Elliott showing his Road Trips videos  Click for full-size imageBristow describes the experience of a 500,000-mile, twelve-year road trip as 'a form of dream time', mainly because filming and travelling meant that he lived 'on the edge' or the margins of mainstream America. His films also resemble dreams in terms of structure and interpretation. The films shown and discussed during Bristow's lecture, including 'Clear to the Coast: that Gold Standard of Road Trips, a non-stop drive from New York to LA', 'Dinosaur Gas: a Walk in the Rockies, then on to Utah and Nevada and up though Oregon and Washington State', and 'Season of Silence: on the Road in the Winter', present a series of images. Some of these images are recurrent, others, fleeting; all are accompanied by music rather than narration or explanation. In this way, Bristow's films allow viewers to experience Retro Road Trips for themselves. Thoughts are given the freedom to move in different and at times unpredictable directions akin to 'a form of dream time' - to the past, to Hollywood films, to classic American novels and poetry, to personal experiences of holidays and road trips that take in vast metropolises like New York and LA, small-town America, the Great Plains and the Rocky Mountains. Many of the images are familiar because of the influence of the American film and media industry that contributes to the sense that entering the US is like entering a film set. Other images from Bristow's films are less familiar, for instance, giant dinosaurs along the roadside, a full size reproduction of Stonehenge, graffiti on the old Hollywood sign and minor celebrities congregating in an LA graveyard.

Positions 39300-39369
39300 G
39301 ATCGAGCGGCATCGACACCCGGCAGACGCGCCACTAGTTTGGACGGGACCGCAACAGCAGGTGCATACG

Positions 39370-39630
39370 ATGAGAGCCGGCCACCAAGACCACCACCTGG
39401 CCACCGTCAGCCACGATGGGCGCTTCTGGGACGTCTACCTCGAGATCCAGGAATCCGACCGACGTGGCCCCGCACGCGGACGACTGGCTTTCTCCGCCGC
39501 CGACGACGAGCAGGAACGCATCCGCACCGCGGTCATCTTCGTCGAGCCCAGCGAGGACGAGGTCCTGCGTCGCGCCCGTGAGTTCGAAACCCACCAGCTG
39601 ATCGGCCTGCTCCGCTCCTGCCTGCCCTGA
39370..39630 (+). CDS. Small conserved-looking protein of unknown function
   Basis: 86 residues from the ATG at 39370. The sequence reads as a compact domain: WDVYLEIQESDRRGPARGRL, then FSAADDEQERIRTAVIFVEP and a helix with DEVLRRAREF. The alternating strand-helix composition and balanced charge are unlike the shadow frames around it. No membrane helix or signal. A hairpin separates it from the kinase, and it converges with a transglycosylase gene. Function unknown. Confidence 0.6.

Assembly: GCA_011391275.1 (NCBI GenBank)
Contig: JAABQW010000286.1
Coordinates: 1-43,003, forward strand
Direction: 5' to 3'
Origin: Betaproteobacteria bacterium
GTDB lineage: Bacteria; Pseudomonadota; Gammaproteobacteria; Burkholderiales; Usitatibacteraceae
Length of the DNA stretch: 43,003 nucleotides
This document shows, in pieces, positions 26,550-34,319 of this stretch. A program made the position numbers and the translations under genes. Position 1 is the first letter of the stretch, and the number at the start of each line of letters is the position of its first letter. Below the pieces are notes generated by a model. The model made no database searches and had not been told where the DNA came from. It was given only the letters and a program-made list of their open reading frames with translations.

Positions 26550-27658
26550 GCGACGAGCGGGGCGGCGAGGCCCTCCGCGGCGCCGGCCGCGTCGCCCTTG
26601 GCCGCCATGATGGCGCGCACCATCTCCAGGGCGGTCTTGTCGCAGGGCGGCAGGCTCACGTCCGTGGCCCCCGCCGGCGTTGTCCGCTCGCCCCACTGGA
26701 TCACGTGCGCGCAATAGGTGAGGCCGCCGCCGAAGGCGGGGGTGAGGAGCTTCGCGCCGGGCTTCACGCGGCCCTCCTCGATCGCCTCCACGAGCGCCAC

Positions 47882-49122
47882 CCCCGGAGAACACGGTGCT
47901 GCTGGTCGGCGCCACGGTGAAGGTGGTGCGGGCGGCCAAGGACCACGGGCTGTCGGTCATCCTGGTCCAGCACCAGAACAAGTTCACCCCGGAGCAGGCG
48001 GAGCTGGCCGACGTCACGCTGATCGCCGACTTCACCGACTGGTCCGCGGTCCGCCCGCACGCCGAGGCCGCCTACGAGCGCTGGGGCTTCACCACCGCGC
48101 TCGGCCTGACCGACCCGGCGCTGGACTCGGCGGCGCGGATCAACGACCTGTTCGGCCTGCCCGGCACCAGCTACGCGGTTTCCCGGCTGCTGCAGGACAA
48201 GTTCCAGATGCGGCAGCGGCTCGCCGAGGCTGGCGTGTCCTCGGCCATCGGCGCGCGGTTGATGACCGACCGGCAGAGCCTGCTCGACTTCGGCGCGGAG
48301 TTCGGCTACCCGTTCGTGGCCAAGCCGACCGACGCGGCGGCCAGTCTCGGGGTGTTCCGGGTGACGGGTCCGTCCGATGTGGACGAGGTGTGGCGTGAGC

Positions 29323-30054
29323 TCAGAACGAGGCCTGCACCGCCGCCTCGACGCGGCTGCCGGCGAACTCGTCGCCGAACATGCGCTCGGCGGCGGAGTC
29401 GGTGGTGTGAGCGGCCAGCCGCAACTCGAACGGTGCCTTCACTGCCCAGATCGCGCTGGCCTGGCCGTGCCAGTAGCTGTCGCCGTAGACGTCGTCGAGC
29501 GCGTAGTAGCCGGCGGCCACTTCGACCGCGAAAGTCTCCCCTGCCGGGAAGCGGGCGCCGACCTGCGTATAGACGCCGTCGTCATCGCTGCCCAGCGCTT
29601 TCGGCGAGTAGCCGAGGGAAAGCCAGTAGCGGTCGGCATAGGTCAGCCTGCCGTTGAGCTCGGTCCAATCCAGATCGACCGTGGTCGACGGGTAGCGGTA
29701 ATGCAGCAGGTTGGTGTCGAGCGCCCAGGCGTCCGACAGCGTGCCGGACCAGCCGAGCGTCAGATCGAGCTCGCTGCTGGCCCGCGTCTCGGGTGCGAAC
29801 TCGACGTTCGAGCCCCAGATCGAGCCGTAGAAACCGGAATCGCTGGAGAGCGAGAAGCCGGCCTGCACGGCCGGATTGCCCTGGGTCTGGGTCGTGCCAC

While Road Dreams and Retro Road Trips reproduce 'dream time' through their informal structure, Bristow highlighted in his lecture the discipline involved in editing seventy-five hours of his Super 8 film diary, especially the harsh process of literally cutting film. In addition to this contrast between form and process, Bristow focused on other points of contrast: from the extreme weather conditions and diverse landscapes in the US to the romance of the road, along with its privation and danger. The latter gave him ample reason not to watch The Texas Chainsaw Massacre.